Toss: West Indies. Test debuts: West Indies - A.G.Barrett, J.M.Noreiga; India - K.Jayantilal, P.Krisnammurthy.
Both sides passed through depressing crises and their recoveries produced enthralling cricket, but the finish was subdued. Water had seeped through the covers at one end following rain which wiped out all the first day's play. Sobers was thus prompted to field on winning the toss. India, who went into the match without Gavaskar and Viswanath, both injured, began on a note of collapse. They slumped to 75 for five, their endemic weakness against pace bowling being again in evidence. Wickets had fallen, mostly at the drier and faster end of the pitch. Then Sardesai and Solkar, playing in his first Test match abroad, provided the first stage of the recovery, putting on 137 runs. Their partnership lasted into the third day. Sardesai, on the fringe of his century when Sobers removed Solkar for 61, began to take chances to get as many runs as possible, but when his ninth-wicket partner, Prasanna, showed signs of making a fight, Sardesai again dug himself in and the pair added 122. Sardesai did not yield till after tea and scored 212, his second Test double-century. He batted just over eight hours and hit one 6 and seventeen 4s. He gave two chances, shortly after completing his century. They were offered during the period when he was trying to push things along for fear of running out of partners.
West Indies started safely enough, Fredericks and Camacho putting on 73 runs, but they went within 17 runs of each other and, at 119, Lloyd was run out through Kanhai's misjudgment. Although the Indian spinners were already extracting turn from a pitch that had slowed considerably, Sobers and Kanhai batted fluently to add 64 for the fourth wicket. They seemed to overlook the fact that with the match reduced to four days, the follow-on margin was lowered to 150. Believing the threat had passed, Kanhai chanced his arm, and was promptly caught. Shortly afterwards, Sobers was taken at short-leg and West Indies got into such a panic that their remaining five wickets went for only 15 runs.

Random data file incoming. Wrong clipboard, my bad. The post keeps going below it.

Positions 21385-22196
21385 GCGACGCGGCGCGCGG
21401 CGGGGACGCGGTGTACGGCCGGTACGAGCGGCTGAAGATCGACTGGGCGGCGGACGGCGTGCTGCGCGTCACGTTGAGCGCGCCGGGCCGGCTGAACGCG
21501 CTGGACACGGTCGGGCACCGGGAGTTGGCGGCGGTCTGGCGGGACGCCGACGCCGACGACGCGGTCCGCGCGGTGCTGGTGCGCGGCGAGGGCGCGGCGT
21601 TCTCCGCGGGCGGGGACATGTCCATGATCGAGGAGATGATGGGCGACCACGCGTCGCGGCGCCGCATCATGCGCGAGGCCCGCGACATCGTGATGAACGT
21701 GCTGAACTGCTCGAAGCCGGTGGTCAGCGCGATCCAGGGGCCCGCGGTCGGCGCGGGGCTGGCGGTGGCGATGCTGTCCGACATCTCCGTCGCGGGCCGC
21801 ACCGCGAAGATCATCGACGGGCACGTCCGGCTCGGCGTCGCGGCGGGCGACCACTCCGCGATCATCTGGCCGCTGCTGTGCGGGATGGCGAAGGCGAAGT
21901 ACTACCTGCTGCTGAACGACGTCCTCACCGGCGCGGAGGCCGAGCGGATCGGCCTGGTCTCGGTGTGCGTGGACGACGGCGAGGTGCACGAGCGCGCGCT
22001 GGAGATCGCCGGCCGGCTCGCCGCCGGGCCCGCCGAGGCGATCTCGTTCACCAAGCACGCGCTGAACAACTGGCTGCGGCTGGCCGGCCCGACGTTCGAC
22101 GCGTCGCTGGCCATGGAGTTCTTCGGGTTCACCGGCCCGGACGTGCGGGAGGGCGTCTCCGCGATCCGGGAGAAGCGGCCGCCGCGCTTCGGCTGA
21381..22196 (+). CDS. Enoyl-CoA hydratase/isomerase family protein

India enforced the follow-on (for the first time in a Test against the West Indies) with a lead of 170 and when Bedi and Venkataraghavan had both openers caught in close positions before the end of the penultimate day, India looked like winning particularly as Carew, who was injured, was not expected to play any significant part. Kanhai batted solidly and Lloyd had just gone past his 50 in masterly fashion when he was again run out. West Indies were then still in the red and another cheap wicket could have put India within reach of winning. Sobers, however, played a superb innings of 93. For half his stay he batted with a thigh injury. By the time he left, the match had gone out of India's grip. Kanhai, displaying sound technique against the spinning ball, went on to make 158 not out, having batted six and a half hours and hit seventeen 4s.